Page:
Fits Me Femme Bot [Image: Courtesy of Fits Me]
PS DEPT

Why you should know them: This is the 24/7 speed dial stylist at your service because fashion waits for no [wo] man. Imagine if the stylists in Kenya came together to create an app like this that would not only cater to the individuals who have had the experience of receiving a curated look, but also tap into the thousands of Instagram or Pinterest users who didn’t even know it was a possibility to get affordable styling services. It would also be a great platform for stylists to promote local designers works by exposing more of what is locally made that is close to or compliments into western or foreign trends.

How it works: Whether a client is looking for tips on the best way to wear the latest trend, or they need an outfit to an upcoming wedding, they can reach a personal stylist at a time that is convenient to them. This app gives shoppers access to expert advice be it for one item of clothing or a whole ensemble and then the ability to buy those items from brands or stores directly through the app.

[Image: Courtesy of PS Dept]
[Image: Courtesy of PS Dept]
STYLESHOOTS

Why you should know them: StyleShoots machines give the stylists more power during a photo-shoot. It hosts several features that help stylists save time, catalogue, and edit shoots in real time just to mention a few. No wonder companies such as Marks & Spencer and Billabong are already using it and singing its praises.

How it works: It has an iPad barcode scanner that will help you catalogue each item photographed and in the correct order. Live View allows the stylists to preview what the final image will look like and works with overlays to achieve maximum consistency in each shot, saving time used in trying to achieve the perfect set of pictures. The colour accuracy system works with the lights setting and environmental conditions to produce the best possible pictures that aren’t degraded easily by the process of uploading them to the web page/internet. In essence, it’s taking care of a lot of the functions in order to help the stylist focus on highlighting the aspects of the garment that make it stand out.

[Image: Courtesy of Styleshoots]
[Image: Courtesy of Styleshoots]
CLOTH and NETROBE

Why you should know them: This app creates the platform to digitally archive an entire wardrobe. This concept can help a stylist refer to what items they actually have in stock or what combinations they’ve done before with said stock. Or it could help them virtually mark the clothes they’ve brought to a shoot, arrange them and ensure the right combinations are made and nothing is forgotten. Netrobe is a similar concept to Cloth, but with the additional feature that helps prevent outfit repeating. In this case, stylists would keep from making the same combinations too often and prevent from hiding from ‘outfit repeater’ shame.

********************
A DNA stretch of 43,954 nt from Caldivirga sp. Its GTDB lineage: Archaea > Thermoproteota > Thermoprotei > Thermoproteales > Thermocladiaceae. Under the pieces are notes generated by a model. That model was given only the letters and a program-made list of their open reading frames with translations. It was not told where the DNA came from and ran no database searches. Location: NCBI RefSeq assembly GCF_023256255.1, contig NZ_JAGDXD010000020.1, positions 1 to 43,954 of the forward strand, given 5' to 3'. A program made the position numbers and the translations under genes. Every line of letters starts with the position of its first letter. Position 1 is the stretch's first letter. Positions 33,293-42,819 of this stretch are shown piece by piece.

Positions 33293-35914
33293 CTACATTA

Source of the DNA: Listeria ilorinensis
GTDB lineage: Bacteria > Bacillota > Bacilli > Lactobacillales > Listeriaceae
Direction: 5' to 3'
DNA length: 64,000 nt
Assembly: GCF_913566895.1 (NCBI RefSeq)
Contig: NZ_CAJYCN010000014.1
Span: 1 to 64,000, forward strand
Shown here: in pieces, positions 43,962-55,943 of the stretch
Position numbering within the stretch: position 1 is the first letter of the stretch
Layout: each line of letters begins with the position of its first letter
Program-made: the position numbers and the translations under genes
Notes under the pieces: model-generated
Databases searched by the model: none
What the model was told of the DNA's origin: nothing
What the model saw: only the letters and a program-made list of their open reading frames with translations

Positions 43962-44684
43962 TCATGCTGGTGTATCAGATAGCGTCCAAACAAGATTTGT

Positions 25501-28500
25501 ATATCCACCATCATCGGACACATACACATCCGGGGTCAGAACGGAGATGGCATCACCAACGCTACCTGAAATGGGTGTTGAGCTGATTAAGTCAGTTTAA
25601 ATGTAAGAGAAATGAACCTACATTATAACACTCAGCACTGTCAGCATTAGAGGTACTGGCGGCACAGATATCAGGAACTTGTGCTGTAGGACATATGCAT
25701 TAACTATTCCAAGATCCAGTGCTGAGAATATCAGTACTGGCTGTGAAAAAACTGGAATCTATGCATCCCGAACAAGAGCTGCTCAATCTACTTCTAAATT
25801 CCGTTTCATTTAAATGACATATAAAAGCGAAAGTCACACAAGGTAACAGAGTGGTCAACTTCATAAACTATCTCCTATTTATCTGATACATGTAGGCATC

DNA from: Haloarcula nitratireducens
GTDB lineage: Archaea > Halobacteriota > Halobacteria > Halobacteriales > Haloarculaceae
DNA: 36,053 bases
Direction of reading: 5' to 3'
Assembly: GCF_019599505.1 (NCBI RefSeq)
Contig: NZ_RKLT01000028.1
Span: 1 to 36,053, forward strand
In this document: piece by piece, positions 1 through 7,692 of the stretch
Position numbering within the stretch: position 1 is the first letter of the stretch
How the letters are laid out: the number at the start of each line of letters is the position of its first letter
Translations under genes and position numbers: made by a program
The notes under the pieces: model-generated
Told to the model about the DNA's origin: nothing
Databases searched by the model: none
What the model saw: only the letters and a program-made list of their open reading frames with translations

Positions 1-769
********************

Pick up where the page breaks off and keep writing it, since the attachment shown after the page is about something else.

[Image: Courtesy of Netrobe]
[Image: Courtesy of Netrobe]
How it works: It simply requires the user to take pictures of their daily outfits, or the pieces that make up their wardrobe. Then it gives you the option to put them into categories such as Sunday best, power meetings, vacations, etc. It also allows you to mix and match between the categories to find new ways to contribute to your personal style. Now imagine if designers and stylists worked together to catalogue their work so that a stylist could run wild in that candy factory to create the most iconic looks possible or at least style choices that will build them a recurring customer base. It could also allow stylists to work with new releases- when it comes to retail stores, to create time sensitive shoots that work in the interest of both parties. It would eliminate the hours of ground work searching for clothes, queuing with actual shoppers to have clothes processed and cleared.

[Image: Courtesy of Cloth]
[Image: Courtesy of Cloth]
This list is no way exhaustive and you’re more than welcome to share neat finds you’ve heard about or experienced as a stylist. If you’ve found one that recreates ideas in the stylist’s mind, straight onto a mood board, we’ll be eternally grateful for access to that! 🙂

In the meantime, head here  to know more about Kenyan stylists and the incredible work they do even without all the fancy bells and whistles.